- Lower School - Thirds, Shells, Fourths (7, 8, 9)
- Middle School - Lower Fifth, Upper Fifth (10, 11)
- Upper School - Lower Sixth, Upper Sixth (12, 13)
Pupils are selected by members of staff to hold positions of responsibility within the various sections of the school. They are, in the Senior School, known as Benchers. Benchers are selected based on fortitude of character and due to the belief that they will uphold the ethos of the school. Details of the different Benches are listed below in descending seniority:
- Heads of School - After a detailed interview process, the staff will select one male and one female member of the Upper Sixth to be Head Boy and Head Girl, . A deputy of each sex will be assigned also.
- The School Bench - School Benchers are selected by means of a poll of their peers and members of staff at the end of their Lower Sixth year. They are responsible for the behaviour of pupils in the refectory; general behaviour and standards of other pupils; and giving tours of the school to parents of prospective pupils. Although they cannot, nowadays, directly give detentions, they can refer pupils who may be deserving of punishment to a House Master. They are the only pupils in the school who are allowed to walk across the grass in The Great Quadrangle; all others must walk around the paved perimeter. They are denoted by virtue of wearing a small, maroon rosette on the left lapel; It is affectionately known as a cabbage.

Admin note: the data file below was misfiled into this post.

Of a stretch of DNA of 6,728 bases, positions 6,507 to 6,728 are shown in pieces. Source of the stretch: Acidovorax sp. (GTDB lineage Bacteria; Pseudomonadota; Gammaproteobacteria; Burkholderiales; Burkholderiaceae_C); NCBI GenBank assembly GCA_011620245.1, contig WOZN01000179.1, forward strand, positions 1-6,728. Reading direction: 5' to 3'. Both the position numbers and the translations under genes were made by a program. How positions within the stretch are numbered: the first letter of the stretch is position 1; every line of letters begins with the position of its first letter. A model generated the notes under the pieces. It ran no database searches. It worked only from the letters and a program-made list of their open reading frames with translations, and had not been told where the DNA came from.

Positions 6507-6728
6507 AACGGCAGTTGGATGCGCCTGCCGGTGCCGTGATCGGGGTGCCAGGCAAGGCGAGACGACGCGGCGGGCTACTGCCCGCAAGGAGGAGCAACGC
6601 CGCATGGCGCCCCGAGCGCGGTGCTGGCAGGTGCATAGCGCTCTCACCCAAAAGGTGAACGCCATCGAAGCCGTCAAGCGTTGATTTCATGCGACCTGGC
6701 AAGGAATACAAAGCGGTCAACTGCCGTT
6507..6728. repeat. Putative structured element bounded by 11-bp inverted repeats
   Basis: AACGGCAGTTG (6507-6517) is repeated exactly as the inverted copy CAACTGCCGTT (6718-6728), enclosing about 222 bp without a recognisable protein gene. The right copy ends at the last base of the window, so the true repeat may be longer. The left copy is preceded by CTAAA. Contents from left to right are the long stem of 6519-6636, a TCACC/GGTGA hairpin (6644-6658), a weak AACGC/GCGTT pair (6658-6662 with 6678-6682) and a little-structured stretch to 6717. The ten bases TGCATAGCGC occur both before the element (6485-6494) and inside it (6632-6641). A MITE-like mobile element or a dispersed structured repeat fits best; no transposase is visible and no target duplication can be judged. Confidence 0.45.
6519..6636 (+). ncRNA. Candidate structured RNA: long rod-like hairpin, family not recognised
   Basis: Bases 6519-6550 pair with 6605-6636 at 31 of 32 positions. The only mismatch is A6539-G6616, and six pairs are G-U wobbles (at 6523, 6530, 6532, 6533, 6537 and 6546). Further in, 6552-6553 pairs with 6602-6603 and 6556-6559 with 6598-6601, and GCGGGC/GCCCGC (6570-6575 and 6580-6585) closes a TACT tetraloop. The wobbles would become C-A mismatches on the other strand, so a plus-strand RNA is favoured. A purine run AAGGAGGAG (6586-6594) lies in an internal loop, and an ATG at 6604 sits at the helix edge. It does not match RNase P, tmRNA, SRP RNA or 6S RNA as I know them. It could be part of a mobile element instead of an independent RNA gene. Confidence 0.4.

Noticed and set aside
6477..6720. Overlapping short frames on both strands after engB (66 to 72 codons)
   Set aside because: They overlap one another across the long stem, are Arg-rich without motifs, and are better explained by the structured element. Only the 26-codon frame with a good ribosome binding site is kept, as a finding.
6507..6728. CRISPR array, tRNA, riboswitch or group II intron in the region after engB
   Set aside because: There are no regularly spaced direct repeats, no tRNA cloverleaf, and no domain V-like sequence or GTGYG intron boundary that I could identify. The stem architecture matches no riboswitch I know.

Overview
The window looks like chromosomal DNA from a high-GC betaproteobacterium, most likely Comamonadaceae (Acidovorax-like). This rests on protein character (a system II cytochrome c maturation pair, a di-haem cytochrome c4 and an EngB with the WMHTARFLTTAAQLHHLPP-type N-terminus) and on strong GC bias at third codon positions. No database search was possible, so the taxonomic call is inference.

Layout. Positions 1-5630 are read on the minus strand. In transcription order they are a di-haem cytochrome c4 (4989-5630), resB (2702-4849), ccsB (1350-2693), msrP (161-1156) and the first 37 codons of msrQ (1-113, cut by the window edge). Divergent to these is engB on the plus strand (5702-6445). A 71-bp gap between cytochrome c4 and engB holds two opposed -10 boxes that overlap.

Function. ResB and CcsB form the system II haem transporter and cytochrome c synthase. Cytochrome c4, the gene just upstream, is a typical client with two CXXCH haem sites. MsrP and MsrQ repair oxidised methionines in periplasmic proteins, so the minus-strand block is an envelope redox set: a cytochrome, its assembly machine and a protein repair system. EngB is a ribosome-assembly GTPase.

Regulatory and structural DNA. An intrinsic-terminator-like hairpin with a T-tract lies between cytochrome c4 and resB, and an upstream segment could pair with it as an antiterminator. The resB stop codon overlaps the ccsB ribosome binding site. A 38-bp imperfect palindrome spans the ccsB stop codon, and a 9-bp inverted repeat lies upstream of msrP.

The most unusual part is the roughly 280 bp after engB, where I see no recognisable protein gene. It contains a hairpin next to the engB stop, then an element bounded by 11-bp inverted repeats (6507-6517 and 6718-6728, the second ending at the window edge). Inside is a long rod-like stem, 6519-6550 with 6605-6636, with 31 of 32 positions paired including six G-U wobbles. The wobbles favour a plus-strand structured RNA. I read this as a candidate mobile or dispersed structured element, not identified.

- Middle School Bench - Middle School Benchers are members of the Upper Fifth and are selected by members of staff. They wear a cabbage similar to that of the senior School Benchers, but dark green rather than maroon.
- Lower School - Lower School Benchers are selected from the Fourth Form and wear a blue cabbage.
- Junior School - Monitors are selected from members of J4 and wear an enamel badge on the left lapel of the blazer. Their responsibilities are limited to the confines of the Junior School.
N.B. - Each section of the school has a Head Boy and Head Girl. The Head Boy and Girl of Upper School are known as Heads of School.
Sport plays a major part of life at Solihull School, as is true of many similar schools. The campus covers an area of approximately 60 acres (240,000 m2) and this includes rugby pitches, cricket squares, football pitches, an all-weather pitch, all-weather training areas, tennis courts, squash courts, Athletics facilities (running track and jumps/throws areas), climbing wall, rifle range, an indoor swimming pool and two gymnasiums.